How I Raised My Biotechnology Salary Throughout My Career

  • Welcome to “Salary Journeys,” a series that discusses how much people have made over their careers.
  • In this journey, a 37-year-old lab manager moves from academia to the pharma and biotech industry.
  • He says he never changed his financial goals, just his plans for reaching them.

I’m a 37-year-old Hispanic man working in biotechnology in the Boston area. In the 12 years I’ve been working in science, I have gone from earning about $32,000 annually to $160,000.

I tell students from my alma maters that it’s OK if they’re not where they thought they would be in their career because I wasn’t where I wanted to be at 25. You’re going to have roadblocks. Swallow that pride, take it in, and come up with a plan. Don’t change your goal; change your plan. I never changed my goal of reaching a higher salary. I just changed how I was going to get there. 

My journey started when I was 25 years old, and if I knew where I was going to be at 37, I probably wouldn’t have stressed out so much. Here’s my salary journey over the past decade.

Editor’s note: Insider has verified the source’s pay and identity with documents for their current or most recent job. The following interview has been edited for length and clarity. 

Laboratory technician, $15 an hour

My first role was as a laboratory technician in North Carolina. In 2010, I was making $15 an hour at that level. That’s pretty common for assistance-level academic and research work.

About six months into that job, I saw an opportunity for a postbaccalaureate program. Since I wanted to earn a Ph.D., I decided to leave my technician role. 

Postbaccalaureate-program fellow, $21,000 stipend

I received a $21,000 annual stipend for my postbaccalaureate program in 2011. I did that for about a year, and I was invited to do it again because my research was going so well.

But I needed to make more money. Even with the low cost of living in the area of North Carolina I was in, it was very tough for me.

Research assistant, $27,000

I moved to Virginia in 2012 and started working in Norfolk at an academic institution and hospital. I was hired as a research assistant and made $27,000 annually. That meant I wasn’t even making as much as I had as a laboratory technician, but I wanted the better title.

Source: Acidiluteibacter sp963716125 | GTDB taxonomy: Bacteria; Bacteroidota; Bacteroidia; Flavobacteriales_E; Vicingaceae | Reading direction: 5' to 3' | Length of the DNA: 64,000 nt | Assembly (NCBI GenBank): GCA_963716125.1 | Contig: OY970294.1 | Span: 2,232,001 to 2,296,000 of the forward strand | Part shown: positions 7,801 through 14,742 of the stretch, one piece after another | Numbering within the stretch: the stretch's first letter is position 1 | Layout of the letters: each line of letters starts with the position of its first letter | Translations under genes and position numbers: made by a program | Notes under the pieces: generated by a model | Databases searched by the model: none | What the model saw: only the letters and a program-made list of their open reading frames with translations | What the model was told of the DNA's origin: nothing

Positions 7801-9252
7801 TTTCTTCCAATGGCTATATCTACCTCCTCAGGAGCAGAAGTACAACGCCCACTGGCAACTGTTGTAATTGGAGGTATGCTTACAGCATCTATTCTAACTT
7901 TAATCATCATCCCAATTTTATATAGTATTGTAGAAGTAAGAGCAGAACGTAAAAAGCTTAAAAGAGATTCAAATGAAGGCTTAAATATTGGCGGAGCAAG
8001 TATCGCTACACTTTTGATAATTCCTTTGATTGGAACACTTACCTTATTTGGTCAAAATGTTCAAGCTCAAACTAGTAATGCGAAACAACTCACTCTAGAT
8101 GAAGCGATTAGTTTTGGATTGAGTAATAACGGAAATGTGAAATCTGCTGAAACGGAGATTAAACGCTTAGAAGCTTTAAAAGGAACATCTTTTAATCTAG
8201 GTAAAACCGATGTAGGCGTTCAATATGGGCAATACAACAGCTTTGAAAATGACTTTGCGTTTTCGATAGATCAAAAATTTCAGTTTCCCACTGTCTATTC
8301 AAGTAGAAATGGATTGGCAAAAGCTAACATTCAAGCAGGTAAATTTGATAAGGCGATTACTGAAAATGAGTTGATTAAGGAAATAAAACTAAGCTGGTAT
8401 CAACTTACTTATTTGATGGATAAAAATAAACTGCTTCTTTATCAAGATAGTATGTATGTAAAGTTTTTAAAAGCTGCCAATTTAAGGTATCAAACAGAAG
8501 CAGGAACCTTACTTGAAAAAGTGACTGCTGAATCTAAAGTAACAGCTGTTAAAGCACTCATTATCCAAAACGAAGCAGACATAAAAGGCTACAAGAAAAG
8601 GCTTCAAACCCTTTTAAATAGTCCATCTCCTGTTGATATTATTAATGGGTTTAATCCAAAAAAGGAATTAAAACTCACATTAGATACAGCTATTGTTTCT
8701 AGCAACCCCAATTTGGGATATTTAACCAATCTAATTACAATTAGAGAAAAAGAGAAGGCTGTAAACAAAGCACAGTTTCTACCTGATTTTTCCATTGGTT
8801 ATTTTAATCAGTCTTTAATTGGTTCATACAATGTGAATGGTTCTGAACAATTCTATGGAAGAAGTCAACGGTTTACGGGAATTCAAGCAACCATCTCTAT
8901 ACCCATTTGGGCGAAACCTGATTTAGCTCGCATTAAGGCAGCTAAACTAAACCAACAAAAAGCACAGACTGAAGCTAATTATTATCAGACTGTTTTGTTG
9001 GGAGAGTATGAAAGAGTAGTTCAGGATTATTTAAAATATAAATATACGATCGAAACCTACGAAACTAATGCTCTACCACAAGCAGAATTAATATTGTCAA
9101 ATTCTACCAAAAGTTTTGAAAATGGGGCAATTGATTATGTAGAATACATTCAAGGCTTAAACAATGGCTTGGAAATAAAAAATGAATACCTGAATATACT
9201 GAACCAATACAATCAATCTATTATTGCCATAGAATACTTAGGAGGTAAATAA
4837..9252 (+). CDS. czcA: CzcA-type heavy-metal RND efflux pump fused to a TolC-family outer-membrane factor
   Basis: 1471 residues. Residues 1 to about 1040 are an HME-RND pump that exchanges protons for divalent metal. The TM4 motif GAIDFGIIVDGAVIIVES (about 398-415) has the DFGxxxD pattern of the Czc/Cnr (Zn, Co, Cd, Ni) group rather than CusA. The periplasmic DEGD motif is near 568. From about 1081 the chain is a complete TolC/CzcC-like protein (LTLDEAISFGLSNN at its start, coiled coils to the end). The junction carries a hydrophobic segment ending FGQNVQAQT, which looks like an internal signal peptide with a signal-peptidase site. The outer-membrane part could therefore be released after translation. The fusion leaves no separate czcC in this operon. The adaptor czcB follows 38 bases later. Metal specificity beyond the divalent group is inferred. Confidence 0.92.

Lab-operations manager, $37,000

After working there for 18 months, I decided to move to Boston in 2013. The initial offer I received was from a university, and it was for a research-study-technician position with a salary of $34,000. I was able to negotiate to $37,000. After about 3 1/2 years at the job, I advocated for a title change to lab-operations manager.

During my time there, I was able to get a master’s degree while I was working by leveraging the fact that I was an employee of the university. The school paid about 90% of the fees associated with my master’s degree. 

Lab manager, $70,000 

I had the opportunity to get a Ph.D., but after seeing the salary and length of the program, I decided there was no way I could do it. I would’ve made about $27,000 as a student, and I wouldn’t have finished the program until I was about 37. I thought, “I can’t afford to push my life off just because I want to get that Ph.D.”

I wanted to have a home. I wanted to have a family. I knew that it would be very difficult, not impossible, to do that with the modest salary of an academic.

As a result, I started applying to pharmaceutical positions at companies. I landed a lab-manager position in a clinical-stage pharma company in Boston in 2016, and my starting salary was $70,000. I was also getting stock options and an annual 10% bonus.

Making that jump from about $37,000 to $70,000 was a game changer for me, especially because I was living in the Boston area. I was able to pay down the debt I had accrued over the past couple of years from school. 

Program manager, $85,000

When I started as a lab manager, I went in with a specific mentality: I was going to make sure that I could do my 40 hours of work in 30 hours. I was going to take those other 10 hours, check around to see what everybody was doing, and find out whether I could use my other skills — such as working in Excel, planning a project, and building a workflow — and show everyone what I was capable of.

I wanted to learn more so that I could do more and show more. People started to notice: Five months after I started as a lab manager, I was promoted to program manager within clinical operations. My new salary was $85,000.

Senior program manager, $120,000

The following year, I was promoted again to senior program manager, with a base salary of $100,000. I received a company award for my efforts, and the following year, I received another base-salary jump to $120,000.

Senior project manager, $160,000

The money is secondary to learning for me. If I feel I’m not using my full potential, I won’t be satisfied in my job, no matter how much money I’m making.

When I started to feel that way in my previous job, I began looking for new roles. I applied for a senior-project-manager position at an early-stage biotech company in Cambridge, Massachusetts. The starting salary was $145,000 with a 12.5% bonus and stock options. This was a $25,000 jump with the same title at a new company.

Then, six months after I started in 2020, I received an about 5% salary increase. Six months after that, I received another 5% increase. I still have the same title of senior project manager, and my salary is $160,000, with a 12.5% bonus. 

I recently started my own LLC, and this next week is going to be my last with the company. I will be working for myself. The salary for that is whatever I want to give myself, but we’ll probably start with a modest salary.

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